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Philosopher, Teacher, and Defender of Human Rights

“This documentary tells the story of Jacques Maritain, one of the most highly respected French intellectuals of the 20th century. A philosopher, teacher and writer, he was an influential interpreter of the thought of St. Thomas Aquinas. Maritain was deeply engaged in the battles of his time, denouncing anti-Semitism, fascism and Nazism.

“Born in 1882 in Paris, he studied at the Lycee Henri IV andat the Sorbonne. He fell in love with and married Raissa Oumancoff, a Russian emigrant student of Jewish origin. This was the beginning of an extraordinary love story. Tormented by existential questions, they decided to search intensely for a year to discover the meaning of life, and if that meaning was not found, to commit suicide together. Through the philosophy of Henri Bergson, and the literature and friendship of Léon Bloy, they found the answers they sought in the Catholic faith. They were baptized June 11, 1906.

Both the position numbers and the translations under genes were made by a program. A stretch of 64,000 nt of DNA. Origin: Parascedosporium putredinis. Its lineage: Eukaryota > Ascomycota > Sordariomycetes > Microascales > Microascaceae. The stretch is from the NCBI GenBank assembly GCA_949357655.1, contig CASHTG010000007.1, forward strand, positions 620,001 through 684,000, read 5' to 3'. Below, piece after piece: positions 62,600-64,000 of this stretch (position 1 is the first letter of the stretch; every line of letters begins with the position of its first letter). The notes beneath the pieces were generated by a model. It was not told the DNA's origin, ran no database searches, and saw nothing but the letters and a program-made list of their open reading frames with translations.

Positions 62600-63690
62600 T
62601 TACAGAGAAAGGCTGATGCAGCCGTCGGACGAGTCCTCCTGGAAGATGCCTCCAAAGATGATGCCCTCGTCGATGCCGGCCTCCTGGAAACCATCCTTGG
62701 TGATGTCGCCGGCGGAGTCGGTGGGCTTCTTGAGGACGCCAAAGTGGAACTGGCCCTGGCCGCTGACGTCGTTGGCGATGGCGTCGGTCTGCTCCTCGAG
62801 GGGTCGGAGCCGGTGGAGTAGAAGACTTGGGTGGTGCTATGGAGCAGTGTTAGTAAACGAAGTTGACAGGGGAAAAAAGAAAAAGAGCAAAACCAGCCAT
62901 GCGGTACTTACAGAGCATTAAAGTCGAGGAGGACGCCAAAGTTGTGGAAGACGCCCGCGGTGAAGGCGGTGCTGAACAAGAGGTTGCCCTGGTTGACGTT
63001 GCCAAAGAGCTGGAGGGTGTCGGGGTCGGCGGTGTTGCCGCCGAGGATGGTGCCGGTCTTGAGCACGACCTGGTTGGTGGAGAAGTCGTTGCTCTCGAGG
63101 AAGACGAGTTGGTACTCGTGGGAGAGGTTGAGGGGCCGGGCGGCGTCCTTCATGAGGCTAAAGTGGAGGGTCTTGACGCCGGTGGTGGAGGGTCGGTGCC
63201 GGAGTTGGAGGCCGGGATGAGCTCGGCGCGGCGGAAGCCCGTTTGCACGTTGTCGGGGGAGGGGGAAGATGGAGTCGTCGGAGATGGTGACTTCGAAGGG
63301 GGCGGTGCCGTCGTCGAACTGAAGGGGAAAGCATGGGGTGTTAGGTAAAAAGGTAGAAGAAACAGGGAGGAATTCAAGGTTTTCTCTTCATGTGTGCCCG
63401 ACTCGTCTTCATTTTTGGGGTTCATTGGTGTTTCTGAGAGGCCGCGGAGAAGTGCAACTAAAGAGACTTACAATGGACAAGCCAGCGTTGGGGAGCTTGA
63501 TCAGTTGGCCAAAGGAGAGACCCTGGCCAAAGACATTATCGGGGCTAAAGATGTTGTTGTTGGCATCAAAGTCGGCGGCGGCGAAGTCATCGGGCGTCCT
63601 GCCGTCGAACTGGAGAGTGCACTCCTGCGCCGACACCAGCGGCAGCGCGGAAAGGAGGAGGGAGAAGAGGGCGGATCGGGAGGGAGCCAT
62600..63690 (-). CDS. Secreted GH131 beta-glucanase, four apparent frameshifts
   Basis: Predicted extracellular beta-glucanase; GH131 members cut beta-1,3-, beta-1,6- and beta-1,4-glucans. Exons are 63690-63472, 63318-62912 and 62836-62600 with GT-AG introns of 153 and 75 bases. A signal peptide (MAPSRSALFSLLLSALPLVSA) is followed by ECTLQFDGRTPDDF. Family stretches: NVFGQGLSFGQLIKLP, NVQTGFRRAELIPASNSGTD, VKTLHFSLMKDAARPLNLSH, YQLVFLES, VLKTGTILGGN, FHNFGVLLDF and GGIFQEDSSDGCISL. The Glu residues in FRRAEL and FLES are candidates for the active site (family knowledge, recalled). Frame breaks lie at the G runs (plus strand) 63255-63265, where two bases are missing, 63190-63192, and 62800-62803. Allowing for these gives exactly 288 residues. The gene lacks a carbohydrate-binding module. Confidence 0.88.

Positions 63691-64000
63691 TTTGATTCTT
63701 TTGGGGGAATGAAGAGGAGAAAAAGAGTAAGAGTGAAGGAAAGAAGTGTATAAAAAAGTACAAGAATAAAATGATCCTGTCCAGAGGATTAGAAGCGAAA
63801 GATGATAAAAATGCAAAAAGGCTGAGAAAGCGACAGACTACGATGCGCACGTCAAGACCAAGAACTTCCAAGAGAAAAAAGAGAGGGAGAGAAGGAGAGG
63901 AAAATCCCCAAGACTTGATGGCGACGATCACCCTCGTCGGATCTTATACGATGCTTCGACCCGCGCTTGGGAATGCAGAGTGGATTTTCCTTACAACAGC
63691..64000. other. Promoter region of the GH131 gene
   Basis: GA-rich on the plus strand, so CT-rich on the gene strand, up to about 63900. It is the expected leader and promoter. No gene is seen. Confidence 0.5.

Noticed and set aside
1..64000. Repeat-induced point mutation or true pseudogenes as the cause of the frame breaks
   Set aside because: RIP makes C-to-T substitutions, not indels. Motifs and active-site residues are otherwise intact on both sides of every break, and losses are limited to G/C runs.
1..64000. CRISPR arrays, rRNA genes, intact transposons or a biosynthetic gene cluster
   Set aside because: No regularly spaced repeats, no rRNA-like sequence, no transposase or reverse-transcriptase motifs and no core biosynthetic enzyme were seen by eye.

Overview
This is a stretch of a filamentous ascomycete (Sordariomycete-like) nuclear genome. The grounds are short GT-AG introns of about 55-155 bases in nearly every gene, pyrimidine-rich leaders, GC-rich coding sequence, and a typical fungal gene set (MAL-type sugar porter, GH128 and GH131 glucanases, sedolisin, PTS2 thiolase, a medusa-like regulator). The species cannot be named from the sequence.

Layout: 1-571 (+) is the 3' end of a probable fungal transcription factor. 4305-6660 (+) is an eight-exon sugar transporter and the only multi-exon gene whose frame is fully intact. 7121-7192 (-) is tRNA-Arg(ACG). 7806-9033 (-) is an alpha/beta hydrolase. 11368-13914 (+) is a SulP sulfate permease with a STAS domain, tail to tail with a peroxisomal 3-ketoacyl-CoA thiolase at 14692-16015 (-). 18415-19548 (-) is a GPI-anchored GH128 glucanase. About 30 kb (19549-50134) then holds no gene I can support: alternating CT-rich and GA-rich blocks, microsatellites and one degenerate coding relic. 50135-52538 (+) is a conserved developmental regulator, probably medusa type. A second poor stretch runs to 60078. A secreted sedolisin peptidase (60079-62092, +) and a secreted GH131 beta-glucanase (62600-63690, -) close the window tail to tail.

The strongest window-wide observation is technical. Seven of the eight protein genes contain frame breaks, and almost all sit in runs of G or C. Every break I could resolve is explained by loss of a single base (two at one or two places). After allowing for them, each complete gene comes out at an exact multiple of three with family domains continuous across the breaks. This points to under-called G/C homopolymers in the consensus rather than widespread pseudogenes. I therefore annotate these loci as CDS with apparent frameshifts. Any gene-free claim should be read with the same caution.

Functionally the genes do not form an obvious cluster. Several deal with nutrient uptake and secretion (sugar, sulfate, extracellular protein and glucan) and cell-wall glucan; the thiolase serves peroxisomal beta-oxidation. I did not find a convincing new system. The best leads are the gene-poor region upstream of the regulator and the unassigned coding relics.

“Jacques became a famous philosopher and writer, teaching at the Insitut Catholique from 1914 to 1939, and Raissa became a noted poet and mystic. The Maritains were friends with many well-known personalities in the arts, politics, and the Church: Peguy, BLoy, Cocteau, Green, Bernanos, Rouault, Chagall, Satie, De Gaulle, Cardinal Journet, Pope Paul VI and many others. Those relationships are explored in this film.

“At the onset of World War II, the Maritains left Europe for the United States, where Jacques taught at Columbia and Princeton from 1941 to 1944. After the war, he became France’s ambassador to the Vatican. He also helped draft the United Nations Declaration of Human Rights (1948).

“After Raissa died in 1960, Jacques lived in the religious community of the Little Brothers of Jesus in Toulouse until his death in 1973. He is buried next to Raissa in Kolbsheim, France.

Ignatius Press, ©2007, DVD, 53 minutes